Multiple Myeloma (MM) is characterized by increased angiogenesis and bone destruction, which both result in enhanced tumor growth. Blocking either tumor associated angiogenesis or bone resorption by osteoclasts (OCL) significantly impacts MM growth in preclinical models. Further, the recent Medical Research Council Myeloma IX trial, which compared zoledronic acid and clodronate, both inhibitors of OCL activity, in combination with chemotherapy in patients with newly diagnosed MM, showed that zoledronic acid treatment significantly increased survival by 5.5 months compared to the weaker bisphosphonate clodronate, and that this survival benefit was independent of skeletal-related events. Importantly, 30% of the patients in this trial did not have lytic bone disease at the start of the trial and still benefited from zoledronic acid therapy. These results suggest that blocking OCL activity may have additional inhibitory effects on tumor growth beyond effects on bone resorption. Consistent with this possibility, we recently reported that OCL are angiogenic cells both in vivo and in vitro, suggesting that OCL may contribute to the enhanced angiogenesis in MM. In support of this hypothesis, we have demonstrated that Annexin 2 (AXII) is secreted by OCL, is a growth factor for MM cells and can stimulate proliferation of human endothelial cells. These results suggest that OCL have a multiplicity of effects in myeloma that result in enhanced tumor growth and bone destruction. However, the role of OCL-derived AXII in MM is unclear. It is our hypothesis that the increased OCL activity present in MM patients increases tumor growth, both through secretion of growth factors and angiogenic factors such as AXII by OCL and release of MM growth factors from the bone matrix. Further, release of AXII from bone marrow stromal cells and OCL increases production of cytokines by MM cells that induce osteoclastogenesis, osteoblast suppression, and angiogenesis. Therefore, to test this hypothesis, we will assess the role of microenvironment-derived AXII in myeloma bone disease (MMBD) by pursuing the following specific aims: 1) Determine if modulating AXII produced in the MM microenvironment by bone marrow stromal cells and OCL impacts the capacity of MM cells to induce osteoclastogenesis, osteoblast suppression, and angiogenesis. 2) Determine if OCL-derived AXII acts as an angiogenic factor. 3) Determine the role of marrow microenvironment-derived AXII on angiogenesis, tumor growth and bone destruction in MM using our recently developed immunocompetent in vivo model of MMBD. As part of this aim, we will determine the contribution of OCL-derived AXII to these processes to test the hypothesis that OCL make multiple contributions to tumor growth, bone destruction and the increased angiogenesis characteristic of MM in vivo. Thus, In this proposal, we will determine the roles of both bone marrow stromal cell-derived and in particular OCL-derived AXII activity in MMBD and their respective roles in regulating MM cell functions including osteoblast suppression, enhanced osteoclastogenesis, and production of pro-angiogenic factors (AIM 1);determine the capacity of OCL-derived AXII's capacity to act directly as an angiogenic factor on endothelial cells (AIM 2);and determine the role of microenvironment-derived AXII (total knockout) and specifically of OCL-derived AXII (conditional knockout) in tumor growth, bone destruction and angiogenesis in vivo (AIM 3).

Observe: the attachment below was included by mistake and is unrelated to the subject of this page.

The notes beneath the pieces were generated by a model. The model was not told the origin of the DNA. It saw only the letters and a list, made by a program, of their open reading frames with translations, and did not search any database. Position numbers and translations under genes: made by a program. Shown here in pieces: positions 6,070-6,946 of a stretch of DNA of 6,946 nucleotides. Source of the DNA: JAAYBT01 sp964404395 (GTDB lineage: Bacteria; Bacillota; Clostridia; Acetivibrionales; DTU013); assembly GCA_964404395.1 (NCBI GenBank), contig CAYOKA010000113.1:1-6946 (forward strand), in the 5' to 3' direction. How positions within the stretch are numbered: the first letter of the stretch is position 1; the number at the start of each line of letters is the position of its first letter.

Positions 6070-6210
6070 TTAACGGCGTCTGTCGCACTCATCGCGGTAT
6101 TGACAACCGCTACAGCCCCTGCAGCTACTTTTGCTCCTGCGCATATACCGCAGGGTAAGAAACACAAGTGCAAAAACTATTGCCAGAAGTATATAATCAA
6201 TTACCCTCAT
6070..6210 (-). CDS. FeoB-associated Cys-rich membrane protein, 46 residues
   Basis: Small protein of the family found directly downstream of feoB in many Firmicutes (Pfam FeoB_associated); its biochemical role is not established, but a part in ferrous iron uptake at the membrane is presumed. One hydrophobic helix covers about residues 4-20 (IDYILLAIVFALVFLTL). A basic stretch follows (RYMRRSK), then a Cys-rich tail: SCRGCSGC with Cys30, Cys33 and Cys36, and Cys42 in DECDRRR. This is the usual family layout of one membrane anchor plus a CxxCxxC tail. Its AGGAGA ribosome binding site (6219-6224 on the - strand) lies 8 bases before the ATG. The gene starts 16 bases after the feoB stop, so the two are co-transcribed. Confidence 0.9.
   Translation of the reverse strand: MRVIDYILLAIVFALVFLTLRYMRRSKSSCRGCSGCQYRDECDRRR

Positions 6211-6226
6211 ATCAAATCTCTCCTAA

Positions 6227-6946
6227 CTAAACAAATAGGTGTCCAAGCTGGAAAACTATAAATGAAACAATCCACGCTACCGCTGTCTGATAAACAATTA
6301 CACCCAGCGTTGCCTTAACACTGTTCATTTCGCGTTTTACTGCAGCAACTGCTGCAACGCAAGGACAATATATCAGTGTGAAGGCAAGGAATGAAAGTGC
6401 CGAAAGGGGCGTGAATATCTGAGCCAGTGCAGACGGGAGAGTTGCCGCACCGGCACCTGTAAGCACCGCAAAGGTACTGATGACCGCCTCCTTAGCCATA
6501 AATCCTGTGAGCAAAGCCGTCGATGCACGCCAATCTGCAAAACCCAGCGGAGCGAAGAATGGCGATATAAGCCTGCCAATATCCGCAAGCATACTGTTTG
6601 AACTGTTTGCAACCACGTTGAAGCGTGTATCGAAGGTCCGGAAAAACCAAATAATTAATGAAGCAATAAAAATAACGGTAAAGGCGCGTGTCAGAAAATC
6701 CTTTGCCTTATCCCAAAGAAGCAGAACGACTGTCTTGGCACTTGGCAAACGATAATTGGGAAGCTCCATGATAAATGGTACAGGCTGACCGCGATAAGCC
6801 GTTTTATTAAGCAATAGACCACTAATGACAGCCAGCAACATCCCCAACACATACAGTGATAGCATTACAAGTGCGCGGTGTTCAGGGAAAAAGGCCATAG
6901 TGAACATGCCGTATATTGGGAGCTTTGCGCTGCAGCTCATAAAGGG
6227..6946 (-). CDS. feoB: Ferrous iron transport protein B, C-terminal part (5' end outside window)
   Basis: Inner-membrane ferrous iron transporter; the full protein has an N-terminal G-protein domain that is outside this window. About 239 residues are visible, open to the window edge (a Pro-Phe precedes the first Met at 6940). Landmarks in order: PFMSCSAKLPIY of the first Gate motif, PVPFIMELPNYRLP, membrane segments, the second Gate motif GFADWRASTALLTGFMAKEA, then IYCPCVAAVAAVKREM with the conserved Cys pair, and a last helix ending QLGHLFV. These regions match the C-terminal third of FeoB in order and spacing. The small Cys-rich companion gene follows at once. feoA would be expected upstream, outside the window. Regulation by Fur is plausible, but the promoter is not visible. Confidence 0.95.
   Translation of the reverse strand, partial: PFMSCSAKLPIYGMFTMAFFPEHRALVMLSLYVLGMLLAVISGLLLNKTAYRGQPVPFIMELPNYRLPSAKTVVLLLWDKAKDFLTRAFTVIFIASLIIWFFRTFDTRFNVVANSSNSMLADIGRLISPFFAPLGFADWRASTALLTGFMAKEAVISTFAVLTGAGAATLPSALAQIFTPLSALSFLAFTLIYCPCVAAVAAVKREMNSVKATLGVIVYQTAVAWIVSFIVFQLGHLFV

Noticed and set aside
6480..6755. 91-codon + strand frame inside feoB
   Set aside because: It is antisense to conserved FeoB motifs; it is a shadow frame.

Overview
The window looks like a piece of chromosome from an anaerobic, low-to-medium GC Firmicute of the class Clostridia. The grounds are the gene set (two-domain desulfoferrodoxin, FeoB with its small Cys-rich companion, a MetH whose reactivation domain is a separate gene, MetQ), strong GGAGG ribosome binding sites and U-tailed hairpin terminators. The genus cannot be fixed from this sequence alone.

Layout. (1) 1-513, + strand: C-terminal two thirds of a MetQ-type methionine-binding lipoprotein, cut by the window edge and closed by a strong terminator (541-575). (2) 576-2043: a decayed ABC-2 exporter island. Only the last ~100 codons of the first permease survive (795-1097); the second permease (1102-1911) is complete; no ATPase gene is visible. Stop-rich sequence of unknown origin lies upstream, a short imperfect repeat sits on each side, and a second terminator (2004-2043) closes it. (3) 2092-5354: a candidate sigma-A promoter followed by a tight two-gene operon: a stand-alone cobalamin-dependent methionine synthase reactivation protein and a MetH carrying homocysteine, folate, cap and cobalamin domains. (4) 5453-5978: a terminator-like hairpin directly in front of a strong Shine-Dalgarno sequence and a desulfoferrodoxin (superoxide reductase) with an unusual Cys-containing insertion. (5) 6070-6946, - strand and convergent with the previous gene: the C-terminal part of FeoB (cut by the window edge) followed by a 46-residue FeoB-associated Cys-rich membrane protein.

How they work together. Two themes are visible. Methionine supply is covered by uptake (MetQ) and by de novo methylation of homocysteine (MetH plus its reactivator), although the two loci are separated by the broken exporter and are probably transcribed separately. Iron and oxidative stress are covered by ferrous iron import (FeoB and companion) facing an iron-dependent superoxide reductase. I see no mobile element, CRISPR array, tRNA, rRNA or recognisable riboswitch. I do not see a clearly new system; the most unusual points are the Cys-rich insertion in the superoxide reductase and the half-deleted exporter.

Public Health Relevance

MM represents 13% of all lymphoid malignancies in Caucasians and 31% of lymphoid malignancies in African Americans. The VA currently treats approximately 20% of all myeloma patients in the United States. Development of new therapies to treat myeloma patients is a priority in the VA system. An initiative to bring novel protocols to treat patients with myeloma to VA's is ongoing, and a VA cooperative group has been formed to conduct these studies. Further, many myeloma patients in the VA are elderly and are not candidates for intensive treatment but still would benefit from treatments that decrease or repair the bone destructive process and inhibit tumor growth. Thus, delineating the mechanisms responsible for the severe bone destruction, enhanced angiogenesis and tumor growth in these patients should lead to treatments that improve the quality of life for Veterans with MM as well as provide new insights into treatment of other major disease processes affecting Veterans.

National Institute of Health (NIH)
Veterans Affairs (VA)
Non-HHS Research Projects (I01)
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Hematology (HEMA)
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Veterans Health Administration
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